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Thread: Vanagon Front Suspension

  1. #11
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    Start with correct shocks. If not specifically for your model of VW, the bushings may be different sizes. In many cases, aftermarket shocks are "what fits", not necessarily correct. I've seen several instances where the aftermarket shocks required moving the bushings, spacers and other hardware from the OE units. OE Boge's are reasonable priced; you get what you pay for when trying discount lines.

    You should also check all of the suspension bushings. Worn bushings, common to the Vanagon with time, will do the same clunking. See above re overhauling the front suspension -- the bushing comments are the same.

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  3. #12
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    Doing some research i have decided to not purchase a syncro but rather the vanagon 2wd model. I do have clearance concerns. Are there any after market lift kits or heavier suspension to get over some areas where the current clearance will not allow travel?

  4. #13
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    Lyle
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    WORN UPPER CONTROL ARM BUSHING

    I have two professional opinions telling me that I need a new uca bushing on the LF of my 87 Vanagon. It's very noisy. If I read the posts correctly, I should have the struts replaced at the same time? My van has very high miles. Should I do the bushings on both sides at the same time, or is it ok to do only one side? Many thanks.
    pablo (87 Westy)

  5. #14
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    If you were sure that one bushing had a single fracture (they have nylon component), the single replacement would make sense, but if they are worn, no. On a high mileage vehicle, since the suspension & struts get very similar use, loading and wear, I strongly recommend you rebush the entire front at the same time, including radius arms.

    VW's original Westy struts were very good and already HD. They typically last well over 100k. However, at any point above that, if the rest of the suspension is being done, change BOTH struts. VW does allow replacing a single strut but that's on the presumption of a failure or damage, not general wear over time. When I pulled mine, at 120,000, they 'passed' the on-vehicle 'bounce test.' But once removed, I found each exhibited a small collapse as it started the stroke. i.e. It would jump a tiny fraction, maybe 1/16 or 1/8" before developing what routine resistence through the rest of the stroke. But the new ones gave a noticeable improvement of ride & handling. That little bit of undamped movement can contribute to tire & suspension wear.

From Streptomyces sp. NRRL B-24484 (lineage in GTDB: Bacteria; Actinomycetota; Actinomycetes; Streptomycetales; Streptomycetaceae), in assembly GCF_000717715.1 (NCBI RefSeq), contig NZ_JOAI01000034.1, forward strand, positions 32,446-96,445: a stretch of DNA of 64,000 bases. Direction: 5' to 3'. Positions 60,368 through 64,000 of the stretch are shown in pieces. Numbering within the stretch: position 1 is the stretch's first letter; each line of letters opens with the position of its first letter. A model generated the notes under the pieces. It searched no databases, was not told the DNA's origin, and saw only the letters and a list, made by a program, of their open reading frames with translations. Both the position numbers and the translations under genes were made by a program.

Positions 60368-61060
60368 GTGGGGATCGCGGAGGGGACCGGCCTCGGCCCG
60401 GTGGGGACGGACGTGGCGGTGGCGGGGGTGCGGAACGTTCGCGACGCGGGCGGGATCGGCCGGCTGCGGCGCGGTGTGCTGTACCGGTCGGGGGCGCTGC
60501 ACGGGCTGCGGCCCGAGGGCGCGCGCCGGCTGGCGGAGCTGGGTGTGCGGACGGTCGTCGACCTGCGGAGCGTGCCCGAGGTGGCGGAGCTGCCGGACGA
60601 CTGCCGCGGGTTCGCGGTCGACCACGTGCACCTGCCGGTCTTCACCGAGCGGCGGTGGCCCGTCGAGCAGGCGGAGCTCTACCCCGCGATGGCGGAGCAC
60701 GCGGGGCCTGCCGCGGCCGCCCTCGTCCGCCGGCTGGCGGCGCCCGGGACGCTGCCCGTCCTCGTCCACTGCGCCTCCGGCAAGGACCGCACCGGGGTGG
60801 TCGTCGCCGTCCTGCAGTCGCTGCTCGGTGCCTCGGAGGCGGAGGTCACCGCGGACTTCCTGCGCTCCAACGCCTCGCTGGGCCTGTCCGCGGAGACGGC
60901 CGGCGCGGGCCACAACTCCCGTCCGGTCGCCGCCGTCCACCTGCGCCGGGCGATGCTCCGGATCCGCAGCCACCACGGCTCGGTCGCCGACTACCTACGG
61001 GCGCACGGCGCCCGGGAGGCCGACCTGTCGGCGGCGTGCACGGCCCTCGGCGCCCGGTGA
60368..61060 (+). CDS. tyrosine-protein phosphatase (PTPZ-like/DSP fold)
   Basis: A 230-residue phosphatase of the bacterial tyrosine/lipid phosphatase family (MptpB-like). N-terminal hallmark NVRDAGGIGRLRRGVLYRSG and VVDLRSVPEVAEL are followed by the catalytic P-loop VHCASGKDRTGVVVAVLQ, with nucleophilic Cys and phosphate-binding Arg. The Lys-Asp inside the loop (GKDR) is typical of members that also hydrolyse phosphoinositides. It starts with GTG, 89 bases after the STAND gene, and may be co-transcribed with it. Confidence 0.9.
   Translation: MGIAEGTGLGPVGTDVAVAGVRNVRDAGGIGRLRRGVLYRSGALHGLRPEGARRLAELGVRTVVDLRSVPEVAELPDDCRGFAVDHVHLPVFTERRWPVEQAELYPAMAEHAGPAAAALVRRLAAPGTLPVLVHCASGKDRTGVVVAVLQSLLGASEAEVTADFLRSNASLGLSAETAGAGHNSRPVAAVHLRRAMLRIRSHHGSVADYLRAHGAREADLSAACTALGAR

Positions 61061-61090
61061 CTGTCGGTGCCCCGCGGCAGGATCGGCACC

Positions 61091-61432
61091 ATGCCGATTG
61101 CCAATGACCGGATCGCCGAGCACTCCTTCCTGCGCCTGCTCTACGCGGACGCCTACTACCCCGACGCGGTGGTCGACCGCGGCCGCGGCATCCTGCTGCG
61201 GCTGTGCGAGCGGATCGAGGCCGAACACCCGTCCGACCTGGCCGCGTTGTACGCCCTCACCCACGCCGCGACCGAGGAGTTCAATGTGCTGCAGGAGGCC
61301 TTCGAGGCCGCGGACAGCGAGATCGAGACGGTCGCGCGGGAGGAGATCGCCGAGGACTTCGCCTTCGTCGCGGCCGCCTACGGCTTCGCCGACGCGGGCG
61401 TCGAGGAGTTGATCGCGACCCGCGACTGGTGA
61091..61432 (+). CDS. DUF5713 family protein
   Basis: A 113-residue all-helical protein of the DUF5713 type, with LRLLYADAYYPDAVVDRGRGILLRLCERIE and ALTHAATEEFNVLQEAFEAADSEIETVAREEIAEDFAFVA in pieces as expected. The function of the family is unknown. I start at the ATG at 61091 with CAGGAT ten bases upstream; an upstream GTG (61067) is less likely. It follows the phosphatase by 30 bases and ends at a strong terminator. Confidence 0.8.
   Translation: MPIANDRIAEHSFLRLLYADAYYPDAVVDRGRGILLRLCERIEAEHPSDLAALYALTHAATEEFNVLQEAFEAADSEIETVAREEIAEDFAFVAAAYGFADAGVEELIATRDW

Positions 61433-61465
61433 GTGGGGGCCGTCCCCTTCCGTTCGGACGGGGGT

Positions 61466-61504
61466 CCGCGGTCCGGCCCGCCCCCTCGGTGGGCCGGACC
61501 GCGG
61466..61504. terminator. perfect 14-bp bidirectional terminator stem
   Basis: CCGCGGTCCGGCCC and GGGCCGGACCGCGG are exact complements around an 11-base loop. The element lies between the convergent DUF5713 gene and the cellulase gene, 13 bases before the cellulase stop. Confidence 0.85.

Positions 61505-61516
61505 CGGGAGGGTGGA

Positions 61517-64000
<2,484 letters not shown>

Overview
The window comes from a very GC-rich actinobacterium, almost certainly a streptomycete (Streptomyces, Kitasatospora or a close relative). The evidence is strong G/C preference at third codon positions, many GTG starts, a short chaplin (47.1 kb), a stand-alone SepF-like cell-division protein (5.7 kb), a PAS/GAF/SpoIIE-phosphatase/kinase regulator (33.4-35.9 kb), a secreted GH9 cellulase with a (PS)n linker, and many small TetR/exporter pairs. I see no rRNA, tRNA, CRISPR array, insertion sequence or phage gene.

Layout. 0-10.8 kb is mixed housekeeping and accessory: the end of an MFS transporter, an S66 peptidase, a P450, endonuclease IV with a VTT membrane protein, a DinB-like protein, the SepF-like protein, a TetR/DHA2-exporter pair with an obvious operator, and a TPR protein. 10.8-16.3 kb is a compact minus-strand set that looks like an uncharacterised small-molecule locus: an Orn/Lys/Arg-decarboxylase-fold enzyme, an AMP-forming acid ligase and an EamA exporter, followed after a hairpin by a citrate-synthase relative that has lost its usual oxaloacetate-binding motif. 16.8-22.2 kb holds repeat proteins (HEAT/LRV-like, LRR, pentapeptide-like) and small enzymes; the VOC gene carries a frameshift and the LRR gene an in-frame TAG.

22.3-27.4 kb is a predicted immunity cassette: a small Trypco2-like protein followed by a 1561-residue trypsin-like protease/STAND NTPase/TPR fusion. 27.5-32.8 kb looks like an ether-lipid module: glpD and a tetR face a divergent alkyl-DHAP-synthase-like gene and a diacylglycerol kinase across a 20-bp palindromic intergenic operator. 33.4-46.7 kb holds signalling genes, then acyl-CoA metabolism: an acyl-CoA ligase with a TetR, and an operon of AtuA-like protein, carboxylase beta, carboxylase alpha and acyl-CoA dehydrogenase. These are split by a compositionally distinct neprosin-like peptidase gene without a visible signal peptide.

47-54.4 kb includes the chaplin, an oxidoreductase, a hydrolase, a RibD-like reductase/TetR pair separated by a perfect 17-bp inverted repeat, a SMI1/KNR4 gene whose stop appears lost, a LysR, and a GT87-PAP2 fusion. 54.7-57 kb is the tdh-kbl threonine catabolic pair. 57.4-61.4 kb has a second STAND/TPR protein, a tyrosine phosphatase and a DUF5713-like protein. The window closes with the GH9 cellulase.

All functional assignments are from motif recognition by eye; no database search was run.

6. #15
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    Transferred to consolidate same topic.

    darkroast1 Member posted April 02, 2004 07:44 PM

    The stabilizing link on the passenger side of my 1984 westy has broke at the shoulder where the threads meet the body on the lower portion of the link. I received a new link as well as a new bushing for the top "banjo".
    My trouble, as I expected when I first surveyed the job, is how to pull the old link off the stabilizing bar on the top. Is there a special technique for pulling off the link, does the link come off with the bushing or seperately? I tried simply pulling on it (since its in two pieces the bottom threads offer no interferance) and I've tried a puller but the jaws want to grab both the bushing and the link so it still won't make it over the bump on the end of the stabilizing bar on top., but rather it just compresses the bushing.
    The bently manual does little but offer a pictoral which is of little help. I'm also expecting issues fitting the new one on both the top where the bushing is while pushing the threads through the bottom bushing.
    Any insights anyone has on this problem would be greatly appreciated.
    Thanks
    Rich

  7. #16
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    The link is meant to be pressed on & off in a hydraulic press similar to the procedures shown for control arm bushings. You can sometimes get away with a large vise. The usual procedure is to remove the stabilizer bar completely. Once you've unhooked from the frame at the two middle brackets, it get's easier. It adds work, but you should replace all of your bushings as long as you have to replace the one. Don't try to reuse a 20 year-old bushing -- it's hardened beyond saving. Since you'll replace the bushing, you can pull the two together.

  8. #17
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    No, you are wrong on several points in this write-up. Few will start this kind of work, so I shall not go on.
    Anyone thinking of starting this job please contact me first.
    Capt. Jim